MongoDB has grown in popularity, and its revenue in the recently reported first quarter of fiscal 2023 (ending on April 30, 2022), reached $285.4 million, growing 57% year over year. And that was higher than the past two quarters when revenue jumped 56% and 50%. From fiscal 2017 through fiscal 2022, MongoDB has grown its revenue over sevenfold, from $115 million to $874 million. And the revenue contributed by Atlas — the primary driver of the business at this point — continues to rise at a very impressive rate. Atlas revenue in the recent quarter surged 82% and now makes up 60% of total revenue, which bodes really well for MongoDB.

NoSQL databases are becoming increasingly popular, and MongoDB is a top choice for developers. With growing digitization and the need to effectively manage the increasing amounts of data, IDC estimates the database software market to grow from $85 billion in 2022 to $138 billion in 2026. With management forecasting revenue of about $1.18 billion for fiscal 2023, MongoDB has a significant runway in front of it. It’s probably not an exaggeration to think MongoDB could be a multi-bagger over the long run.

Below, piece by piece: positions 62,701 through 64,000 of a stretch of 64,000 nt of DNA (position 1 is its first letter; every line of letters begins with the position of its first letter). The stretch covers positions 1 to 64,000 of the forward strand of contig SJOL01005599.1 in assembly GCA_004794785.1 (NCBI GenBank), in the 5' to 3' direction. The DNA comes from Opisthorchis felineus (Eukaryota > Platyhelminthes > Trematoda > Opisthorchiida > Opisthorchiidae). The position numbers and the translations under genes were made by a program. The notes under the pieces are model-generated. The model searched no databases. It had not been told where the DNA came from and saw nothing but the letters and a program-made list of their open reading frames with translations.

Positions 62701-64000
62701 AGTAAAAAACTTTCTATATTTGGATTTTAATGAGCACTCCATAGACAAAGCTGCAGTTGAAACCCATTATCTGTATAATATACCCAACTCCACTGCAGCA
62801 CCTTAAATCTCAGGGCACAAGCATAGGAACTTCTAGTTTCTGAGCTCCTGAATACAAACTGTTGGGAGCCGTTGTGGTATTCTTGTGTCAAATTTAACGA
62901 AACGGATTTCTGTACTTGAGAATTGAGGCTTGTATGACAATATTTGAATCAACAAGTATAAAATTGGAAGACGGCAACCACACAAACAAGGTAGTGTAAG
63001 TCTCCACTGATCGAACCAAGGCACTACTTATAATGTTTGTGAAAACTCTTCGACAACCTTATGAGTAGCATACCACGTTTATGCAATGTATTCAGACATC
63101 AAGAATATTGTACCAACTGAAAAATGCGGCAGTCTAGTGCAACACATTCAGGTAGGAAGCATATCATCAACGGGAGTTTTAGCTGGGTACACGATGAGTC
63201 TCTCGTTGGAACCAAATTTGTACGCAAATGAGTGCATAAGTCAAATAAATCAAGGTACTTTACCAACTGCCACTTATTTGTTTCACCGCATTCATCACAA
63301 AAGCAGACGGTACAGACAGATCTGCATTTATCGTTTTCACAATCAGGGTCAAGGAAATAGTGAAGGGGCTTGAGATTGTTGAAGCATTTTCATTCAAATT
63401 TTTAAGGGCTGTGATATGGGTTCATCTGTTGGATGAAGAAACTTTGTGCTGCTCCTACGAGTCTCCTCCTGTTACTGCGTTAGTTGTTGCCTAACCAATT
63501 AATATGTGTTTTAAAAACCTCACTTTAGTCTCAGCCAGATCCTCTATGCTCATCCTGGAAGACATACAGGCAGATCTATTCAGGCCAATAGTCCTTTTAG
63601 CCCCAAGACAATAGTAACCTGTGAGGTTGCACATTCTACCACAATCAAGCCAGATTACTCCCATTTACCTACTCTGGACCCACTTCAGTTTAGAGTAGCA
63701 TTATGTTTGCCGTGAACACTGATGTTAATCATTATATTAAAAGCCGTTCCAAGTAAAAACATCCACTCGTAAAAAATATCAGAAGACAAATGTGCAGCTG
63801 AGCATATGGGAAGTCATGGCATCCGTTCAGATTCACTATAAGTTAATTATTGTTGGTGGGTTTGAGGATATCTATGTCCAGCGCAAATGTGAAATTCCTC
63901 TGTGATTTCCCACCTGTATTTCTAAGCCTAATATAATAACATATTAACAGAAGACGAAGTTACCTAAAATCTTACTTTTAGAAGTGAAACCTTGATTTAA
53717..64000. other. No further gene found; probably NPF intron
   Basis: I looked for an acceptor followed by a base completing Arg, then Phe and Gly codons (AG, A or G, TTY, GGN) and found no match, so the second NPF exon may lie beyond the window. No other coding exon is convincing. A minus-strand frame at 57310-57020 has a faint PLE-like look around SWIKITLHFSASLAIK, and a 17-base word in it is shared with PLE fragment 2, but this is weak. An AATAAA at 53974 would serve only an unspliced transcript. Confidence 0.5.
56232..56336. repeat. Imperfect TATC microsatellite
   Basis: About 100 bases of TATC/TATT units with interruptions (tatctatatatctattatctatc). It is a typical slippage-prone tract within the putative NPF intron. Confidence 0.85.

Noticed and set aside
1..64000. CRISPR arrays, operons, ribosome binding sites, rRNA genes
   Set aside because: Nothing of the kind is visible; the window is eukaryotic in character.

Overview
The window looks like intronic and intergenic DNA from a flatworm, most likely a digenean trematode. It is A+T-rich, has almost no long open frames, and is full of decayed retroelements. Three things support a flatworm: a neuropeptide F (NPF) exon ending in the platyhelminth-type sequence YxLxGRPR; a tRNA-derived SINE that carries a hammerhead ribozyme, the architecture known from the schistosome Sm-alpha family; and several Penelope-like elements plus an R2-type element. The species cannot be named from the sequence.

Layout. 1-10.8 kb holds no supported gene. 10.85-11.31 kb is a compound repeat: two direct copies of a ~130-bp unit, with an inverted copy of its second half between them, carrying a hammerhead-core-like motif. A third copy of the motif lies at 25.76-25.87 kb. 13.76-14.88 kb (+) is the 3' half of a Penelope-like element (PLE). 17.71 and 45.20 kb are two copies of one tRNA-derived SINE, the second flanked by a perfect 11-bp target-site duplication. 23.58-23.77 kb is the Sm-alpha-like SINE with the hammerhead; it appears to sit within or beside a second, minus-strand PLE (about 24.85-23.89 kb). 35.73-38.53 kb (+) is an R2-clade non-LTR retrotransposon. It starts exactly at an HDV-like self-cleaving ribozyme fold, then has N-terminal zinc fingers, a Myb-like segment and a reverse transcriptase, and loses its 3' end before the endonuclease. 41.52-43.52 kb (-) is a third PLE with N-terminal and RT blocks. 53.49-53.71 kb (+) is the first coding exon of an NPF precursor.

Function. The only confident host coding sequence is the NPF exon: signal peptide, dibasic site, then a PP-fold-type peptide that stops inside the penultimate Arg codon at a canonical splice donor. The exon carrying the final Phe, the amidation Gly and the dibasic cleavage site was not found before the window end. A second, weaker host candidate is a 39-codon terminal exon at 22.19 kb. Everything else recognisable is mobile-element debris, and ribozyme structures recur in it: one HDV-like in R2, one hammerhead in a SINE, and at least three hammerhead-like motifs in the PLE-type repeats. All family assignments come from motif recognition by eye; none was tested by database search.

Snowflake: Making businesses smarter with its one-stop-shop data platform 

While MongoDB is primarily helping businesses to manage real-time data, Snowflake’s data cloud is predominantly used to assemble large amounts of current and historical data sets from disparate sources into a singular cohesive view to analyze business performance and gain insights to make future decisions. A task that enterprises have historically struggled in a big way to accomplish. 

Like MongoDB, Snowflake can be set up in any cloud environment of the customer’s choice. And besides that flexibility, Snowflake is also highly scalable. Customers don’t have to worry about slowdowns in performance when they add more users — the platform automatically assigns more computational resources instantaneously to support the increased workload.